Sex and Relationships

Madeleine Richardson – Sex and Relationship Psychotherapist

Relationships, especially sexual ones, like plants, need tending and feeding to keep them growing and blossoming, which is demonstrated in the following common questions.

We have a three-month-old baby son and, at first, John was very supportive and helpful, but now all he can think of is going to play football or the pub with his mates. I am very tired all the time looking after him all day I don’t feel in the mood for sex and this upsets John too. I can’t understand what has gone wrong and what can I do?

Having a new baby can be one of the most stressful events of your life. Babies are very demanding and they tend to cry a lot, depriving both parents of much needed sleep. It sounds as if John was looking forward to being a Dad but hadn’t realized that it was going to radically change his life. I imagine that the time you used to spend together is now taken up with the baby and although it is quite natural for mothers to be absorbed by the baby, fathers can feel quite left out and jealous of this new person who appears to have displaced him in their wife’s affections. Why don’t you begin by cooking a special meal together. Set the table nicely, have some low lights and music . The atmosphere may help you to begin talking again. After a big gap its difficult to jump straight back into sex, one or two romantic evenings may put you more in the mood for some intimacy.

I am very much afraid my marriage is over. My wife went back to work full-time about a year ago and has changed, she now gets dressed up to go to work and often goes out with her friends in the evening. Our children aged 15 and 17 miss her and have started going round to friends’ houses rather than coming home. I spend a lot of time in the house on my own and everything has lost its appeal. My wife no longer seems to want me. What can I do to get her back?

It sounds as if you and your wife are at different stages in your lives at the moment. No doubt all the time the children were growing up you went to work every day, bringing home the bread and now you may feel it’s time to slow down. On the other hand your wife may have been at home caring for the children who are now becoming independent, so she can get back to being a woman in her own right, rather than just a mother.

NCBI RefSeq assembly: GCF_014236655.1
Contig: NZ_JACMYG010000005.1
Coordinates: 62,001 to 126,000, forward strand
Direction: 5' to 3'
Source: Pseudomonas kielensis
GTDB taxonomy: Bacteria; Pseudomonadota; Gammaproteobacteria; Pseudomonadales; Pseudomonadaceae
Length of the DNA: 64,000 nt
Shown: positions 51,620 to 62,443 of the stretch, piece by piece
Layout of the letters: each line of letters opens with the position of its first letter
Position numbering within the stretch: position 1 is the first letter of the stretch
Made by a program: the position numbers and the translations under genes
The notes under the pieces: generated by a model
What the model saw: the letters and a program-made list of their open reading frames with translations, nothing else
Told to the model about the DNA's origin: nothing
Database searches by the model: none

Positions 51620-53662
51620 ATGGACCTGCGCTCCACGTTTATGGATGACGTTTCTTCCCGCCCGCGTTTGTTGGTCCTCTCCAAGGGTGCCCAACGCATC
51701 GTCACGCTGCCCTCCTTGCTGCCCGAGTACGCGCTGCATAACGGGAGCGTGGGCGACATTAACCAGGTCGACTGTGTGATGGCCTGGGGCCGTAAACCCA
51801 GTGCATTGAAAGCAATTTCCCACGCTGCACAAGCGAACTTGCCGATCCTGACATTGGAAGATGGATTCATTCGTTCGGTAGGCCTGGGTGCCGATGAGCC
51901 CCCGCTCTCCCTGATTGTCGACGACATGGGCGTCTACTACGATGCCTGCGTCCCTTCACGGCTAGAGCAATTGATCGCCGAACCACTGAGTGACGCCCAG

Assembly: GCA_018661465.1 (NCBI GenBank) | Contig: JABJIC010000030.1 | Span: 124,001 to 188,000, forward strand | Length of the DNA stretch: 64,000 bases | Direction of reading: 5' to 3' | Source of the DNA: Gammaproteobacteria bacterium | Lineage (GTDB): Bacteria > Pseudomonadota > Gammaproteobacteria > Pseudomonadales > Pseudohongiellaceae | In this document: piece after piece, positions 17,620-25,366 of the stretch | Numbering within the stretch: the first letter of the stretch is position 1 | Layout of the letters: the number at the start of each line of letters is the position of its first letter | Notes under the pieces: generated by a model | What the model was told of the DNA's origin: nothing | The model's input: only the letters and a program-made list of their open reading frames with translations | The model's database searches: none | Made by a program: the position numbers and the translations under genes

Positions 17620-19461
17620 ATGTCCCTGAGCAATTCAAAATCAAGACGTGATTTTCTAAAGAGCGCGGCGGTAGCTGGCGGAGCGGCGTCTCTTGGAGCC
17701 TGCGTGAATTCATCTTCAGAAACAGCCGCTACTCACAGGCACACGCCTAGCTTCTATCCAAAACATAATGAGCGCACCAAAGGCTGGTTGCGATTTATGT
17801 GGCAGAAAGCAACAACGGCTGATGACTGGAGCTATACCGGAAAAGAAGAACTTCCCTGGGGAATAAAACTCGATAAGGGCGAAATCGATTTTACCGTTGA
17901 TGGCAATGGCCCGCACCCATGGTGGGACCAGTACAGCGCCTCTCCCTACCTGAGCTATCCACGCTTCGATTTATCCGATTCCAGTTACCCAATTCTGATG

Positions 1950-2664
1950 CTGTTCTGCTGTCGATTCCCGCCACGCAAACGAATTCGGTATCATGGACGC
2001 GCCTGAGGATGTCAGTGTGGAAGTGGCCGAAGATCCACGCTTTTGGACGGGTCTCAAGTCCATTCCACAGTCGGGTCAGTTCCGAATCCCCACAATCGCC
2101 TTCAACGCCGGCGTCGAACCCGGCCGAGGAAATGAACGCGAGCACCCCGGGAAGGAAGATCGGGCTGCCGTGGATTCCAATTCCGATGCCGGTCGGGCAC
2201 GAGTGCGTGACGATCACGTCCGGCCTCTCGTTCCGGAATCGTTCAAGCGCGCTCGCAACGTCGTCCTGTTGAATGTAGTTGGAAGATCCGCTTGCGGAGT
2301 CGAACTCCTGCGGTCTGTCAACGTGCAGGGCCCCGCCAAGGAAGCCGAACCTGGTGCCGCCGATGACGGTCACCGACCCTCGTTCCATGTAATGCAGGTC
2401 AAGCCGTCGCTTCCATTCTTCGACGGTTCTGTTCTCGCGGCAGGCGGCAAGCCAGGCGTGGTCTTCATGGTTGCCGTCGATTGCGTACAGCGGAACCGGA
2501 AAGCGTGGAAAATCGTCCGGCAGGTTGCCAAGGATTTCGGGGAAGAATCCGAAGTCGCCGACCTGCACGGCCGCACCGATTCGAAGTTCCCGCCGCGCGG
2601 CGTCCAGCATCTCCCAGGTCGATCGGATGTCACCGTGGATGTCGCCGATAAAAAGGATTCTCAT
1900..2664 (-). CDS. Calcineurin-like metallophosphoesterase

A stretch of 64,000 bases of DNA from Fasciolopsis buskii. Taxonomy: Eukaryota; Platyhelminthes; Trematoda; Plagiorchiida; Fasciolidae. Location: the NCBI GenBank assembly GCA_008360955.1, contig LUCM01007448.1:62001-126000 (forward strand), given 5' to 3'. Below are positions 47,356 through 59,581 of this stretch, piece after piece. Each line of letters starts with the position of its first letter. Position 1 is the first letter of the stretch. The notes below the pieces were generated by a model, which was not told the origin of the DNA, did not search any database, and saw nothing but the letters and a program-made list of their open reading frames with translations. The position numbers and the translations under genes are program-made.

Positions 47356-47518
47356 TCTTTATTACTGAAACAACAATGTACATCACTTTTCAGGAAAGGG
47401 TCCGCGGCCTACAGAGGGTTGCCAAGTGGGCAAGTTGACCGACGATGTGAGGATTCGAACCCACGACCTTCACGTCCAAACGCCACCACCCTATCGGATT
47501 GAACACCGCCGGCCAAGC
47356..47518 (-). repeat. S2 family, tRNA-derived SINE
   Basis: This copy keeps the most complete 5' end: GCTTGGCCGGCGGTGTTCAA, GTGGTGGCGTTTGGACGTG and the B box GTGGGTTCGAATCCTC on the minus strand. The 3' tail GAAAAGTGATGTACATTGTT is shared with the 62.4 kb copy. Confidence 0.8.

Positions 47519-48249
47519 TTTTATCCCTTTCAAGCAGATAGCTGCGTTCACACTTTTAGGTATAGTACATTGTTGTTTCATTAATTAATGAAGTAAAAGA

You need to court your wife again. Be creative, surprise her with something that you are pretty sure she will enjoy. Maybe there are some activities that you used to enjoy together, reactivate them, inject some fun into the relationship. It may be that she has become bored and this is an opportunity to put a little excitement back into your lives.

My partner and I have four children and the last one has just gone off to University. As a result the house feels empty, just like our lives. We don’t talk any more and we haven’t had sex for several years, I don’t know why but I just lost interest and now I feel really awkward if we get into any kind of intimacy. My husband has started to buy some new clothes and goes out several nights a week. I wanted to go with him, but he said it was just a drink with his mates. I want to get close to him again, but I don’t know where to begin. How can I start to improve our relationship and re-kindle the love and friendship we once had?

I wonder when was the last time you told your husband you loved him? When did you take the initiative to give him a hug and a kiss? My experience is that couples who have just reached a time when the last of children has left home, often are in a rut and wondering how to spend the time to retirement. Men especially seem to feel that they have focused their career on getting ahead and have probably reached the peak of their career.
I think you have to remind him that you are still there and wanting to be with him. Why don’t you arrange something as a surprise and invite him to join you?
The longer you go without having sex the more awkward you feel when you try to get back into it. It can feel as if you have forgotten how to do it and are embarrassed fearing that your partner may no longer fancy you. If taking the initiative to make love seems too daunting at this stage, try just being a little more affectionate by holding hands, sitting next to him on the sofa and cooking him a special meal.
It may be that visiting a sexual therapist who will encourage you both to do some enjoyable exercises, will increase the intimacy between you.

Here are some top tips for a healthy relationship.

1. Try to surprise your partner at least once a month
2. Remember important dates and anniversaries
3. Never go to sleep on an argument
4. Never take your partner for granted

Madeleine is a Sex and Relationship psychotherapist with over 30 years’ experience in helping couples and families with communication problems, including helping couples to enjoy a better sexual relationship. Madeleine is accredited by the BACP (British Association for Counselling and Psychotherapy) and registered with the UKCP (UK Council for Psychotherapy). She runs her own private practice managing and supervising other therapists under the auspices of The Beech Group. Madeleine has qualified in Cognitive Behavioural Therapy (CBT) and has used this in the successful treatment of clients suffering from anxiety and depression. It is especially successful in enabling couples to reestablish communication after it has broken down. Madeleine takes a very collaborative and flexible approach with her clients, helping them to help themselves to deal with stressful and often traumatic situations.
Please feel free to contact Madeleine direct at: